Imagine your favorite chicken pot pie: creamy, rich, and chock full of cubed chicken breast, tender potatoes, carrots and green peas. Now imagine it out of the ramekin and in a soup bowl, slightly thinner but no less creamy, in soup form. Sounds good right?
Trust me, it tastes even better.
Of course, the best part of chicken pot pie is the crust (obviously), which is why I topped this soup with buttery salt and pepper pie crust crackers. They turned out so good I’m giving them their own post… stay tuned later this week for the recipe (plus other flavor variations for sweet AND savory applications!)
(Also, excuse me for a second while I toot my own horn but that bowl up there? I MADE IT. Like, with my hands and a lump of clay. Ok, so out of 30 some odd pieces I made during the 9-week ceramics class I took last term, it was one of the 3 or so that are actually usable, but I’m so dang proud of it and the fact that it was actually usable in a photo I couldn’t not say anything.)
Anyway, more about this soup…
How do you keep creamy soups from separating? Pretend like you’re making ice cream. Make sure your dairy is at room temperature and your soup base is hot but not quite simmering. And then? Temper your dairy: whisk a bit of the hot soup liquid into the dairy, a spoonful at a time, until it is warm to the touch, then whisk it into the pot with the rest of the soup. This also brings the soup down to a perfect consumption temperature almost instantly, so you don’t even need to reheat it (or if you do, just be sure you don’t let it boil or the dairy fat might separate).
While there will still be a little bit of fat that will rise to the surface (that’s unavoidable), it’s a heck of a lot more homogenized than if you added cold dairy directly to hot soup. Trust me on this one and don’t skip this step.
The flavor of this soup comes mainly from the stock. Notice I said stock, not broth. If you have homemade chicken stock, you’re golden, otherwise, pick up a good quality chicken stock like Kitchen Basics brand or Trader Joe’s new chicken stock (which is what we used here, and I was pleasantly surprised with how good it was.).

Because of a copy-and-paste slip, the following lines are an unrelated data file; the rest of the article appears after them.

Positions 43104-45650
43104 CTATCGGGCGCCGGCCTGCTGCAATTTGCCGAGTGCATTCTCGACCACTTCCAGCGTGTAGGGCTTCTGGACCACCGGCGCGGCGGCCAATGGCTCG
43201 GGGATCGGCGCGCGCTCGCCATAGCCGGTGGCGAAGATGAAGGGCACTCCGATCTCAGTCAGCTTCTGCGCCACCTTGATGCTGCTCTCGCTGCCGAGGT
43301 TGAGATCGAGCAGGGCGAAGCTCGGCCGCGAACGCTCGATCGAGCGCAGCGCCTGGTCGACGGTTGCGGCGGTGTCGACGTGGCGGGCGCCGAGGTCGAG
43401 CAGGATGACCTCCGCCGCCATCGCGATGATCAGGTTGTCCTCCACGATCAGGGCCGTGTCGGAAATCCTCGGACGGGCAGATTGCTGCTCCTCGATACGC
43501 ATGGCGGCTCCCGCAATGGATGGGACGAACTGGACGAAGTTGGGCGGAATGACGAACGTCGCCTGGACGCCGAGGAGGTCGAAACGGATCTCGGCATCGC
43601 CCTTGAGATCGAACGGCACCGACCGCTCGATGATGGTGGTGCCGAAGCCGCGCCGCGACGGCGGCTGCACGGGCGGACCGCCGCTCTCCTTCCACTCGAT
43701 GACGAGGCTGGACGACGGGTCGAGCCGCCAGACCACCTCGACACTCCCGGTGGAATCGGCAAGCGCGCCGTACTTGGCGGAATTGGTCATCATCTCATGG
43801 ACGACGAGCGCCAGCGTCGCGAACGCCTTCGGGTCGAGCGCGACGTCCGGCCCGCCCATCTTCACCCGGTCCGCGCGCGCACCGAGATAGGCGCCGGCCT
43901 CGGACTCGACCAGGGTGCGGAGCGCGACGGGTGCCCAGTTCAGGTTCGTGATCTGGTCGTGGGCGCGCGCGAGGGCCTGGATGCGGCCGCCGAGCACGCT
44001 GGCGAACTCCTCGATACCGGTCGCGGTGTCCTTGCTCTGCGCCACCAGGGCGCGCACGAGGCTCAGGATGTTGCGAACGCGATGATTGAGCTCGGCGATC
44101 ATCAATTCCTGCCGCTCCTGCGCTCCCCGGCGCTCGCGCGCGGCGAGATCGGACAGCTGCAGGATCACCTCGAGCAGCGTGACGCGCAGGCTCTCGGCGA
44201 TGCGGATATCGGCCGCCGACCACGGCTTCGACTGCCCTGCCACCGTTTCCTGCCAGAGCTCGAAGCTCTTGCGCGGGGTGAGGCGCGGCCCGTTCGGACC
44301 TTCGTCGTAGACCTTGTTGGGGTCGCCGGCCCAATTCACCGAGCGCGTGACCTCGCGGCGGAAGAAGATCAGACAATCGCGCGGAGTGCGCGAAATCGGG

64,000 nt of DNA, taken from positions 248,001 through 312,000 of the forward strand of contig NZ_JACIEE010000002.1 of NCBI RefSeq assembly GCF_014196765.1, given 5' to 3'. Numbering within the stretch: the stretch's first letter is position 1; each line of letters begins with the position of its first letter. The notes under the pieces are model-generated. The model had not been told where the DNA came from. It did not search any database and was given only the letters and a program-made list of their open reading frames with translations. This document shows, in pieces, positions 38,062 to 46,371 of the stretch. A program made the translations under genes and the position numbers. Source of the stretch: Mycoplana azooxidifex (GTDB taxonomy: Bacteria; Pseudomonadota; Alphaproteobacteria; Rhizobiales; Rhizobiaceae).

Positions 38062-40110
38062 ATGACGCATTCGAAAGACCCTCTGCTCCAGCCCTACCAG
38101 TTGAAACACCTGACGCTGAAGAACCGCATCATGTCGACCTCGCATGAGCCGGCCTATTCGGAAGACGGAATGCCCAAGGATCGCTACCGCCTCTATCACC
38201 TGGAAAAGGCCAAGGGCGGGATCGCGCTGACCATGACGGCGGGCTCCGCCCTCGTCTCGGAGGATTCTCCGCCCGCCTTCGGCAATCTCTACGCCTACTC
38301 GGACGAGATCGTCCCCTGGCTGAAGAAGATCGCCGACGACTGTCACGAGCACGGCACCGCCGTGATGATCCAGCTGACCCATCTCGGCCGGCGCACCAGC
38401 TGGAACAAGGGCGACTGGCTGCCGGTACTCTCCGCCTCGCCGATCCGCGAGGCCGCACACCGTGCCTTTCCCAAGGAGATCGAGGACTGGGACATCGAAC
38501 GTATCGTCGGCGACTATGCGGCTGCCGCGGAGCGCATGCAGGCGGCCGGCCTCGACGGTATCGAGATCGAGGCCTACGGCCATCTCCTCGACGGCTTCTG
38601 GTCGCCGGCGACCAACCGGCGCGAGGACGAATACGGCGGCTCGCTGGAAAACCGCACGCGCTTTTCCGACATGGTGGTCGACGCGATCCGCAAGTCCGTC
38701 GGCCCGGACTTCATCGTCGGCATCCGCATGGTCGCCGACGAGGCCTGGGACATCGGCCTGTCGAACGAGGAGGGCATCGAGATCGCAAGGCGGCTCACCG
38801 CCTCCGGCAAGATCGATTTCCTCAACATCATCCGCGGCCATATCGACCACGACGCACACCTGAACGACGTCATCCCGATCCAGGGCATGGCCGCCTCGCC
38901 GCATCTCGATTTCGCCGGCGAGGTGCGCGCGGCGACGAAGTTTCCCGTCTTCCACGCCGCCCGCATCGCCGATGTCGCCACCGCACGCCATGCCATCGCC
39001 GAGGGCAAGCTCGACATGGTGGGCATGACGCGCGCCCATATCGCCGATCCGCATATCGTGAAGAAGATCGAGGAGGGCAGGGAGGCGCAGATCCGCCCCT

The soup itself has so much flavor and a lovely thick mouthfeel that you could also leave out the cream if you wanted just a damn good chicken soup without the extra fat. Of course, the cream is what makes it chicken pot pie soup, but it’d still be a lovely soup without it (I just might recommend using 5 cups of chicken stock instead to make up the volume).
- 2 tablespoons olive oil
- 2 tablespoons unsalted butter
- 1 medium onion, finely chopped (about 1 cup chopped)
- 3 skinny carrots, peeled and sliced into 1/4-inch thick coins (about 3/4 cup sliced)
- 1 stalk celery, finely chopped (about 1/4 cup chopped)
- 3 garlic cloves, minced (about 1 tablespoon minced)
- 1/4 cup all purpose flour
- 1/2 teaspoon paprika
- 1 quart chicken stock
- 1 bay leaf
- 2 boneless skinless chicken breasts, cut into bite sized cubes
- 2 medium yukon gold potatoes, cut into 1/2-inch cubes (about 1 cup cubed)
- 1/2 cup fresh or frozen English peas
- 1 cup whole milk, at room temperature
- 1/4 cup heavy cream, at room temperature
- 1 tablespoon chopped fresh parsley
- 1 teaspoon chopped fresh thyme or 1/2 teaspoon dried thyme
- salt and freshly ground black pepper, to taste
- pie crust crackers or oyster crackers, optional for topping
- If you haven’t already, measure out your milk and cream in a 2-cup glass measuring cup or bowl and set aside to come to room temperature.
- In a large soup pot or heavy dutch oven, heat butter and olive oil over medium heat until melted and sizzling. Add onion, carrot, celery and garlic and a hearty pinch of salt and pepper and sauté, stirring occasionally, until veggies are softened and onions are starting to brown, about 15 minutes.
- Add flour and paprika and stir until flour thickens and evenly coats veggies in a paste-like consistency.
- Add broth and bay leaf and bring to a simmer.
- Add chicken, cubed potatoes and peas and gently simmer for about 20 minutes or until chicken is cooked through and potatoes are fork tender. Remove from heat.
- Temper the milk and cream mixture by ladling about 1/4 cup of hot soup liquid into measuring cup with milk, whisking constantly. Continue to ladle hot liquid, 1/4 cup at a time, until you’ve added about 1 to 1 1/2 cups and milk mixture is warmed to the touch. Pour into pot with remaining soup and stir to combine.
- Stir in parsley and thyme. Taste and adjust salt and pepper as necessary before ladling into soup bowls to serve. Top with pie crust crackers or oyster crackers, if desired. Soup will also keep in the refrigerator for 2 to 3 days or frozen for up to 1 month. Reheat in a saucepan until heated through without letting it simmer.